FEATURED POST

America Is Stuck With the Death Penalty for (At Least) a Generation

Image
With Justice Anthony Kennedy's retirement, the national fight to abolish capital punishment will have to go local.
When the Supreme Court revived capital punishment in 1976, just four years after de facto abolishing it, the justices effectively took ownership of the American death penalty and all its outcomes. They have spent the decades since then setting its legal and constitutional parameters, supervising its general implementation, sanctioning its use in specific cases, and brushing aside concerns about its many flaws.
That unusual role in the American legal system is about to change. With Justice Anthony Kennedy’s retirement from the court this summer, the Supreme Court will lose a heterodox jurist whose willingness to cross ideological divides made him the deciding factor in many legal battles. In cases involving the Eighth Amendment’s prohibition against cruel and unusual punishment, his judgment often meant the difference between life and death for hundreds of death-row pr…

Saudi Prince to meet Ban Ki Moon, as juveniles await beheading

UN building in NYC
The UN Secretary-General must use a meeting with the Deputy Crown Prince of Saudi Arabia tomorrow to call for the release of three Saudi juveniles who face beheading after allegedly attending protests, human rights organization Reprieve has said.

Emergency Action: UN Secretary General must ask Saudi Arabia to stop juvenile executions. Email the UN Secretary General now.

Prince Mohammed bin Salman will tomorrow (22nd) meet with UN Secretary-General Ban Ki Moon in New York, in the latest of a series of diplomatic meetings that included a trip to the White House last Friday. The meeting takes place amid fears for the fate of three juveniles who have been sentenced to death after they allegedly attended protests in the Kingdom’s Eastern Province in 2012.

Ali al-Nimr, Abdullah al Zaher and Dawood al-Marhoon – who are assisted by Reprieve – were all under 18 when they were arrested and tortured into ‘confessions’, which were later used to convict them in secretive trials. Last autumn, they were informed that their final appeals had been rejected. They could now be executed at any time.

Saudi Arabia has executed a record number of prisoners this year; a mass execution carried out on January 2nd saw at least two juveniles killed. One of them, Ali al-Ribh, had been arrested in school in the wake of the Eastern Province protests.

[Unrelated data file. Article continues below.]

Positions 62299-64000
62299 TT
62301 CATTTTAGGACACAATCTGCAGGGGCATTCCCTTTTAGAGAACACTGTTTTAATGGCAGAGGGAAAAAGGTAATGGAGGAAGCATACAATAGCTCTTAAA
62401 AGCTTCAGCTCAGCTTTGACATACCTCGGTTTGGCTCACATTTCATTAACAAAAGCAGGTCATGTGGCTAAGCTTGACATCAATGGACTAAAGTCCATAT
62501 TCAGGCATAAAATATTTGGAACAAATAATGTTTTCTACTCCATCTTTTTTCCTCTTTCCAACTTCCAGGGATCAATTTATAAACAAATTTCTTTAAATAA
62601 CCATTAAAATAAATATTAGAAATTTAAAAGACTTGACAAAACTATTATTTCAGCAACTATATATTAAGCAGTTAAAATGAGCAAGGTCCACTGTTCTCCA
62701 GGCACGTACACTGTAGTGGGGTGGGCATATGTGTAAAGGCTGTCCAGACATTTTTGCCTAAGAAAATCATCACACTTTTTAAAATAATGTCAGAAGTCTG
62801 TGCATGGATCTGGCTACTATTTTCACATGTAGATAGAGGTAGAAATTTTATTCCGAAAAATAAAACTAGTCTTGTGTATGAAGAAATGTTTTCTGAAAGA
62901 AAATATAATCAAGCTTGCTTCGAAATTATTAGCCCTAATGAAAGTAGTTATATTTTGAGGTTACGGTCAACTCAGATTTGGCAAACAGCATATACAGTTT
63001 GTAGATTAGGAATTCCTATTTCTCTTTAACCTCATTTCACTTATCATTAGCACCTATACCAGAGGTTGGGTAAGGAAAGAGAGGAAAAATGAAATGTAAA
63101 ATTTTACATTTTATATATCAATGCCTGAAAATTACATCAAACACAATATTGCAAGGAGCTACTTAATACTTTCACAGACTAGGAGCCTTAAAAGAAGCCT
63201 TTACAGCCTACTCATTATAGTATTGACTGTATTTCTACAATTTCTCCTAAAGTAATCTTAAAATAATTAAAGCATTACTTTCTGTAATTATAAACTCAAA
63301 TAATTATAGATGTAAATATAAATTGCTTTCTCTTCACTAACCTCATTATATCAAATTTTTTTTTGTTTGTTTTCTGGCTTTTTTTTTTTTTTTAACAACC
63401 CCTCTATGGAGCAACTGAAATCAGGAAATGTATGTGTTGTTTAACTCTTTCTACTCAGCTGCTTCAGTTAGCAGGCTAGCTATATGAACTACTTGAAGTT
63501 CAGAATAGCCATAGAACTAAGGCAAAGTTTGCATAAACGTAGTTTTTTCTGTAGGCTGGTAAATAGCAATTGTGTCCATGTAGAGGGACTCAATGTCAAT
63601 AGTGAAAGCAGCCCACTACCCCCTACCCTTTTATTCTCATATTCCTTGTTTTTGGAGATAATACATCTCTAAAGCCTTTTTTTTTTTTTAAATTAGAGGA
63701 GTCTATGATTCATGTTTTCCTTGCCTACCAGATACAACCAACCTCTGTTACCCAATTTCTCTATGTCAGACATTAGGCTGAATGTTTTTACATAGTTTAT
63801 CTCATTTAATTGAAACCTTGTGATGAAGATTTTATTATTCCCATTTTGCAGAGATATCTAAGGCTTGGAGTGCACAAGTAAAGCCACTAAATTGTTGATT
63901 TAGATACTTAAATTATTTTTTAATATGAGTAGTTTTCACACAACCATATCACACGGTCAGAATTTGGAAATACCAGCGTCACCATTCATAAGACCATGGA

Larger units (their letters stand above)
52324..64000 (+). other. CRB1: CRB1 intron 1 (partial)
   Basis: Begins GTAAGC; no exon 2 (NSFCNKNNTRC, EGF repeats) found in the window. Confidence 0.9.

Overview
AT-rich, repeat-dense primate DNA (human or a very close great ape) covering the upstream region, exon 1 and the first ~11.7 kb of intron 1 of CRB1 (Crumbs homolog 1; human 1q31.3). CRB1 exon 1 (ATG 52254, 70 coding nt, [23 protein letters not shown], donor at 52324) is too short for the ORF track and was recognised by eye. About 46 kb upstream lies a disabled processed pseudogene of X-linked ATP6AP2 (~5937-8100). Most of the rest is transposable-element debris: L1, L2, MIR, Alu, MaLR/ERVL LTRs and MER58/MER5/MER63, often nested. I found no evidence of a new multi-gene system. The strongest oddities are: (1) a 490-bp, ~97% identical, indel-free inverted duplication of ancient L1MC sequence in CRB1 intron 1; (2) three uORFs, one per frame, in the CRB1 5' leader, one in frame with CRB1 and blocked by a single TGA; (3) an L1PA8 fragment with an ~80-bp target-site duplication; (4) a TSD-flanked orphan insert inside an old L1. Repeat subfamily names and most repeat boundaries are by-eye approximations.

The execution of juveniles and prisoners arrested for non-violent alleged crimes is prohibited under international law. Research carried out by Reprieve last year found that, of those prisoners identified as facing execution in Saudi Arabia, some 72 per cent had been arrested for non-violent crimes, including political protest.

Commenting, Maya Foa, director of the death penalty team at Reprieve, said: “The Saudi authorities are engaged in unprecedented levels of repression – Prince Mohammed’s trip cannot mask his government’s skyrocketing use of torture, secret trials and beheadings. Among those who face execution for allegedly attending protests are juveniles Ali, Dawood and Abdullah, and it is crucial that Ban Ki Moon and other heads of state do not miss a crucial opportunity to raise their cases. The Secretary General must make clear to the Prince tomorrow that these terrible abuses in Saudi Arabia must stop – and that Ali, Dawood and Abdullah must be released.”


Source: Reprieve, June 21, 2016

- Report an error, an omission: deathpenaltynews@gmail.com - Follow us on Facebook and Twitter

Most Viewed (Last 7 Days)

Texas: With a man's execution days away, his victims react with fury or forgiveness

Texas executes Christopher Young

Ohio executes Robert Van Hook

Saudi Arabia executes seven people in one day

Ex-Aum member Yoshihiro Inoue’s last words: ‘I didn’t expect things to turn out this way’

20 Minutes to Death: Record of the Last Execution in France

Execution date pushed back for Texas 7 escapee after paperwork error on death warrant

Texas Board of Pardons and Paroles rejects clemency for Chris Young

Ohio Governor commutes one sentence, delays another

Iran: Man executed in Mashhad; billionaire to hang over embezzlement charges